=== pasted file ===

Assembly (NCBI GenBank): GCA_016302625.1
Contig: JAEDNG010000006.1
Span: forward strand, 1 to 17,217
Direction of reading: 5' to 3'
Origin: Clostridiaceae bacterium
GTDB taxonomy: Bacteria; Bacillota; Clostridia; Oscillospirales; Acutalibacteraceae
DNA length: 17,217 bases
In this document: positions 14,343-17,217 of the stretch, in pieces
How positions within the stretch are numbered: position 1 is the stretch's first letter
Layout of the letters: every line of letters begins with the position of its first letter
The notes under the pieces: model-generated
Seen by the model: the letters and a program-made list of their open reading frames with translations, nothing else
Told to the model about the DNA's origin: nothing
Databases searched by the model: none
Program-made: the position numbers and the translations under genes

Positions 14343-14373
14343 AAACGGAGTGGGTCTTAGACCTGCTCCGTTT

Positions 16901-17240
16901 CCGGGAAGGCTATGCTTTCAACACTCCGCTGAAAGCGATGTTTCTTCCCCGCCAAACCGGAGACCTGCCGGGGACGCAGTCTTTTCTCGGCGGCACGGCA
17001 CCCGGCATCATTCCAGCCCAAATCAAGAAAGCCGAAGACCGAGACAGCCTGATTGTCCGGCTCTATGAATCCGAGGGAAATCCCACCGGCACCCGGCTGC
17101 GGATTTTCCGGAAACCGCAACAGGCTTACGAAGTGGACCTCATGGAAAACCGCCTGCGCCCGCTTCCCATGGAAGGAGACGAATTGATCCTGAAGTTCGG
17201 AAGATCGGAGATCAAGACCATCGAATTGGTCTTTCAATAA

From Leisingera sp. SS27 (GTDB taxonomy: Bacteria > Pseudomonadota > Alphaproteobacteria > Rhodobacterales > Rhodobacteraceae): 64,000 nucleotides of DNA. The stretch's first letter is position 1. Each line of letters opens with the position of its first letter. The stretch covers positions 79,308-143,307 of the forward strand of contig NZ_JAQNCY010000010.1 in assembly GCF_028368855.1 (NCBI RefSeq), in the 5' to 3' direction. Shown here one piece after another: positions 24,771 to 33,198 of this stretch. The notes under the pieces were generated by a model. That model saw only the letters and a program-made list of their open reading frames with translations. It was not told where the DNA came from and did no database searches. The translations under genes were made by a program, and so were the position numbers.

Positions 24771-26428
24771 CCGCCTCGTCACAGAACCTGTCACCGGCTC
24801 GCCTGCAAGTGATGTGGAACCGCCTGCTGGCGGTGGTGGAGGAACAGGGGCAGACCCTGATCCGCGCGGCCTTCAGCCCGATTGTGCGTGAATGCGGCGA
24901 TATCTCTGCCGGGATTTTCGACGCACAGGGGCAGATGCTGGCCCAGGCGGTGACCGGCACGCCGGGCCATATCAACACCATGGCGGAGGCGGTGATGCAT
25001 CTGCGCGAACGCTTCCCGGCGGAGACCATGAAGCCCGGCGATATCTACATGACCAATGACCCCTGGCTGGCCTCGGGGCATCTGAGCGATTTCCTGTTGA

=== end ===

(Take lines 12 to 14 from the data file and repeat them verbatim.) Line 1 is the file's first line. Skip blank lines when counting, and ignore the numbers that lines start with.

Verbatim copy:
Seen by the model: the letters and a program-made list of their open reading frames with translations, nothing else
Told to the model about the DNA's origin: nothing
Databases searched by the model: none